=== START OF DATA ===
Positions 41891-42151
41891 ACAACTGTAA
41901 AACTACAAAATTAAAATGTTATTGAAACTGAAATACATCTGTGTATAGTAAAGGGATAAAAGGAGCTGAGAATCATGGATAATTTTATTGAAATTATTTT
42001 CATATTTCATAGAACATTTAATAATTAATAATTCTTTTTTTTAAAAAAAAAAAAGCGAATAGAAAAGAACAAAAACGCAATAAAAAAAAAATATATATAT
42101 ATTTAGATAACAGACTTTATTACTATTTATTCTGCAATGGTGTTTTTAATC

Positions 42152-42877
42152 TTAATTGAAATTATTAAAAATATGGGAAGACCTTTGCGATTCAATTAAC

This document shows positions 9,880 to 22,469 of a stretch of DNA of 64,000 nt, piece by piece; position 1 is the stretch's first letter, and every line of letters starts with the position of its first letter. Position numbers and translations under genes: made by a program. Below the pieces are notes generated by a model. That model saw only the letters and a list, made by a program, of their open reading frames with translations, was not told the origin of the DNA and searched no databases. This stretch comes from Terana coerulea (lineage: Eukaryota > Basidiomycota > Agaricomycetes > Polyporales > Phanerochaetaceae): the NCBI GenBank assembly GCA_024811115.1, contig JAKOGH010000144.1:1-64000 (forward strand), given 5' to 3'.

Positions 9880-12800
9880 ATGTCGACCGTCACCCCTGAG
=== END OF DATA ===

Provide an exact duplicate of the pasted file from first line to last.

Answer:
Positions 41891-42151
41891 ACAACTGTAA
41901 AACTACAAAATTAAAATGTTATTGAAACTGAAATACATCTGTGTATAGTAAAGGGATAAAAGGAGCTGAGAATCATGGATAATTTTATTGAAATTATTTT
42001 CATATTTCATAGAACATTTAATAATTAATAATTCTTTTTTTTAAAAAAAAAAAAGCGAATAGAAAAGAACAAAAACGCAATAAAAAAAAAATATATATAT
42101 ATTTAGATAACAGACTTTATTACTATTTATTCTGCAATGGTGTTTTTAATC

Positions 42152-42877
42152 TTAATTGAAATTATTAAAAATATGGGAAGACCTTTGCGATTCAATTAAC

This document shows positions 9,880 to 22,469 of a stretch of DNA of 64,000 nt, piece by piece; position 1 is the stretch's first letter, and every line of letters starts with the position of its first letter. Position numbers and translations under genes: made by a program. Below the pieces are notes generated by a model. That model saw only the letters and a list, made by a program, of their open reading frames with translations, was not told the origin of the DNA and searched no databases. This stretch comes from Terana coerulea (lineage: Eukaryota > Basidiomycota > Agaricomycetes > Polyporales > Phanerochaetaceae): the NCBI GenBank assembly GCA_024811115.1, contig JAKOGH010000144.1:1-64000 (forward strand), given 5' to 3'.

Positions 9880-12800
9880 ATGTCGACCGTCACCCCTGAG